Let’s go back to the early days of the super-hero movie trend, to the first X-Men movie from 2000. (Spoilers ahead, but it’s been nearly 15 years.)
That movie featured Wolverine and Rogue as our viewpoints characters, and it built a friendship between, which culminated in Wolverine—at great risk to his own health—allowing Rogue to borrow his healing ability so she could recover from life-threatening injuries. I can’t find that scene on YouTube, but this is the music that plays during the moment.
I’m guessing that scene was inspired by the events of Uncanny X-Men #172 and 173 from 1983, which were written by main X-architect Chris Claremont and drawn by Paul Smith. This pair of issues serves a double purpose—to follow up the excellent Wolverine miniseries Claremont had just completed with artist Frank Miller, and to establish Rogue as a bona fide X-Woman. By the way, that Wolverine miniseries influenced aspects of The Wolverine movie from 2013, but that’d be a whole other article.
Rogue only joined the team in #171, and before that, she was primarily known as the bad guy who stole Ms. Marvel’s powers and memories—in an Avengers comic, since no competing studios were keeping Marvel’s mutant and non-mutant characters apart. Ms. Marvel was a friend of the X-Men and of Wolverine in particular. In today’s comics, Ms. Marvel has become Captain Marvel and is more popular than ever, and she’s set to star in her own film in 2018. But the ‘80s were not kind to her.
The rest of the X-Men begrudgingly accepted Rogue’s membership at the insistence of Professor X. Wolverine was busy in his miniseries at the time, so he only learns of this at the beginning of #172. The X-Men – especially Wolverine – still aren’t happy with Rogue, but Wolverine’s fiancée, Mariko, doesn’t judge her and instead accepts her unconditionally. (Yes, that Mariko—the one we saw in The Wolverine.)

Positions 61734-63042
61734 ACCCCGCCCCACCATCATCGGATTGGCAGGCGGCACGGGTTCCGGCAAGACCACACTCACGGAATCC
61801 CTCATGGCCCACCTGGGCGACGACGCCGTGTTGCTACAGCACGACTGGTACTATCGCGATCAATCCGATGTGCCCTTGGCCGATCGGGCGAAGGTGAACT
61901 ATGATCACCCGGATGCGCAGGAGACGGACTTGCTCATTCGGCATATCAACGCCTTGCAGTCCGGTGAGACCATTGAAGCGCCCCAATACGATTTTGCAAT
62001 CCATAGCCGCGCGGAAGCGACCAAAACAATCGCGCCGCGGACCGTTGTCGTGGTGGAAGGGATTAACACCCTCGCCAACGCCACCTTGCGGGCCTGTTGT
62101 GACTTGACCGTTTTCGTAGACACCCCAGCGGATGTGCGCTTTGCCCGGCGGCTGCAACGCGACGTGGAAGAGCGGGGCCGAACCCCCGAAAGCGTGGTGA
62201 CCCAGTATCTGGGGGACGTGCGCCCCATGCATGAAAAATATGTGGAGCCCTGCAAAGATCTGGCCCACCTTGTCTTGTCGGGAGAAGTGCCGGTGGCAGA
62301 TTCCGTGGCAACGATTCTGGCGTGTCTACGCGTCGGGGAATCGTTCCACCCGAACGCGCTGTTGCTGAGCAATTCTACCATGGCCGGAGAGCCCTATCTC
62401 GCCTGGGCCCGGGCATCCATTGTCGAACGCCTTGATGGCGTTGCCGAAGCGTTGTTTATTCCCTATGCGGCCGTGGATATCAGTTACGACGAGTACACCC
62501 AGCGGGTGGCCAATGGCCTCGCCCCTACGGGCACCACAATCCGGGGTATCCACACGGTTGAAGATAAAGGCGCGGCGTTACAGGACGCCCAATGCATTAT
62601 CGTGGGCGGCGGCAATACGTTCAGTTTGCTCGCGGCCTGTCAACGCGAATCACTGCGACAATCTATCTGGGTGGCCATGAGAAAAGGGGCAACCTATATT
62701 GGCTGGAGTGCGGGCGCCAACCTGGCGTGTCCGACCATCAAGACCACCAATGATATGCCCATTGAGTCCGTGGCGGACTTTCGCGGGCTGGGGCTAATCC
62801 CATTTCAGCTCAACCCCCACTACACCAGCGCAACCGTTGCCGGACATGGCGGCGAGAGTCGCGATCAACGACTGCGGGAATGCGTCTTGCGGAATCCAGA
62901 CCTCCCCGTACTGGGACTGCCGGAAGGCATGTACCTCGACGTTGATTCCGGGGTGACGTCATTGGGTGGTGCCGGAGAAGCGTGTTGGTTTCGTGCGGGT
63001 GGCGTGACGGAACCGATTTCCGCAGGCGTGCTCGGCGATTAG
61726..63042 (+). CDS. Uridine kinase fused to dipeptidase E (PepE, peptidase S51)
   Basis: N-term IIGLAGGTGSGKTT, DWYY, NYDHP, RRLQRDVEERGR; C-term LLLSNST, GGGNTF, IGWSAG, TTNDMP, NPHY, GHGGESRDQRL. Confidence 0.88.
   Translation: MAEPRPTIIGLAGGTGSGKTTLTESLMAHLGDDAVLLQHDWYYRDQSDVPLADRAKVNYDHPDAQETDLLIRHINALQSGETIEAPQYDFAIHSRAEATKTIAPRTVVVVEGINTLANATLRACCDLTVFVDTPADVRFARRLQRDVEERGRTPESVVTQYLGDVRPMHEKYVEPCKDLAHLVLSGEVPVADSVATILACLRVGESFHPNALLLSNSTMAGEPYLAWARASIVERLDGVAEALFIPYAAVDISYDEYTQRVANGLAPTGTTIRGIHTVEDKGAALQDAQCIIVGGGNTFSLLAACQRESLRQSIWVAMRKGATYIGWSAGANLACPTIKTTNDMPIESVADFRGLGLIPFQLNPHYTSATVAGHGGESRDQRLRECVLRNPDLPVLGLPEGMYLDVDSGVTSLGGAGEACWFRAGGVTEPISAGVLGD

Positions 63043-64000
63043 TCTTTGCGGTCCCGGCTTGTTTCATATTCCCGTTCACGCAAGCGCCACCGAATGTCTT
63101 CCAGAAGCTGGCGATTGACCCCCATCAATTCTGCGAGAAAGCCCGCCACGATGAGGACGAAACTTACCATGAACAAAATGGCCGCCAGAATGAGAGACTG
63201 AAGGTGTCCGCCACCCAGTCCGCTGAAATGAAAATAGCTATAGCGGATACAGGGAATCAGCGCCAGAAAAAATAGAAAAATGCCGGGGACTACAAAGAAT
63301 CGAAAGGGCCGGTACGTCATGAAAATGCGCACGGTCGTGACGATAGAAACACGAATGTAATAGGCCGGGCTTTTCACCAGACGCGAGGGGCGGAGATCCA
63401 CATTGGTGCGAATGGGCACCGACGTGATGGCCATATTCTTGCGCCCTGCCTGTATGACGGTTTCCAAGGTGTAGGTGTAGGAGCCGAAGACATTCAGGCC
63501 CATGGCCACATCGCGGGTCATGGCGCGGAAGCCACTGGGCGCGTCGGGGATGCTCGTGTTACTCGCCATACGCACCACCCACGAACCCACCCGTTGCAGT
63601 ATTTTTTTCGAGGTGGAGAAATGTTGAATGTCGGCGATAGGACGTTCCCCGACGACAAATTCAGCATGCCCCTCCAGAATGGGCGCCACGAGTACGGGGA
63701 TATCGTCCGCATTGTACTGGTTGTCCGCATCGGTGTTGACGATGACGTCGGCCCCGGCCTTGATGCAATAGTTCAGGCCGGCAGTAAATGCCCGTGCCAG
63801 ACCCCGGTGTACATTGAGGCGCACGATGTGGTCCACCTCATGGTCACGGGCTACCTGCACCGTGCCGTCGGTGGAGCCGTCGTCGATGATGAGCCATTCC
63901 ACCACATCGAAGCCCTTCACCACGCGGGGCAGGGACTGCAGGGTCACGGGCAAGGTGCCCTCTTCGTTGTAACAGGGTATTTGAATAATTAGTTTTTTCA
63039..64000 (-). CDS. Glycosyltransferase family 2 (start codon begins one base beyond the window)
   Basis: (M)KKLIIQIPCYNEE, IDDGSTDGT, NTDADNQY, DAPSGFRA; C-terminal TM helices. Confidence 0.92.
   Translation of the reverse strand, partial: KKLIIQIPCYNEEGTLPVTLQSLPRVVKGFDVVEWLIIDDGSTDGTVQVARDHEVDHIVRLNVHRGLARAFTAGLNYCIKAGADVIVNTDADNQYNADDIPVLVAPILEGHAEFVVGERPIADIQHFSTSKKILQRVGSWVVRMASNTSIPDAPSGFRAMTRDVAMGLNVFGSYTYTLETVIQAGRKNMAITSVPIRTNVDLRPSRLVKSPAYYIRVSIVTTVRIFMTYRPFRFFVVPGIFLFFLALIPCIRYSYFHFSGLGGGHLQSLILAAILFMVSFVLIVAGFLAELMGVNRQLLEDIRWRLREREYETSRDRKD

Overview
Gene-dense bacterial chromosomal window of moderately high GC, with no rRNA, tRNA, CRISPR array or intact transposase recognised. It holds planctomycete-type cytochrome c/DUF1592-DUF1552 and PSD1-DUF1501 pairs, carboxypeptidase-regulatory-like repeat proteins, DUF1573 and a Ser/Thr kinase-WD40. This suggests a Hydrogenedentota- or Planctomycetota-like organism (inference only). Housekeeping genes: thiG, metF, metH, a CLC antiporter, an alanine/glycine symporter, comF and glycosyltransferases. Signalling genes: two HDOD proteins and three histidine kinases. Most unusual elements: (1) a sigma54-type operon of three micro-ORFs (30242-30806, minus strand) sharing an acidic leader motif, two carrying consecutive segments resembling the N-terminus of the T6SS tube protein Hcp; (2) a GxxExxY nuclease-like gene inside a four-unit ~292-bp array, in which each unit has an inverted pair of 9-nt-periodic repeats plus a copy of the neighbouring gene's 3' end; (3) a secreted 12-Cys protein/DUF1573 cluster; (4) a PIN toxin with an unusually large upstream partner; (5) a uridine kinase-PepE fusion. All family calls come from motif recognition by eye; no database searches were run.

After the X-Men are poisoned, Wolverine and Rogue are the first the recover. Wolverine heads off to confront the Silver Samurai (kind of like the villain in The Wolverine, but no, not a big suit of robotic armor), and he reluctantly takes Rogue along as a sidekick, but he still doesn’t like her or trust her. She’s still the cocky kid who hurt his friend. And Rogue indeed behaves like a cocky kid at first, going so far as to tease Wolverine with a near-kiss. Not something a girl should be doing when her slightest touch steals powers, memories, and health.
But when the villain Viper (another character from The Wolverine!) takes aim at Mariko with a powerful laser gun, Rogue does something heroic for the first time. She swoops in front of the blast and takes it, giving Wolverine time to get Mariko to safety.
Rogue had gotten used to being invulnerable, but this thing actually hurts. But she holds her ground, taking the punishment. After all, Mariko was the only one who was actually nice to her.
By the time Viper’s gun overloads, Rogue’s in terrible shape. She might even be dying. Wolverine offers to let her take his healing factor, even though he’s badly wounded himself. She tries to refuse, but he insists. Whereas Professor X told everyone that Rogue is an X-Man in #171, Wolverine’s actions now show us she’s earned her place. It ultimately happens because someone showed her kindness, thereby motivating her to be a bit better, which in turn allows Wolverine to forgive her.
It’s a great moment in X-Men history, wonderfully executed. It’s not surprising it found its way into the first movie. While the movie scene looks great and is bolstered by a terrific score, its impact is diminished by the fact that the film characters had already bonded. Movie Wolverine had demonstrated that he cared about movie Rogue’s wellbeing, or he wouldn’t have been at the Statue of Liberty trying to save her in the first place.
But the comic scene shows us the moment Rogue earned Wolverine’s trust. It’s a much more successful payoff, one that cements a friendship that would endure for many, many years’ worth of comic book storylines.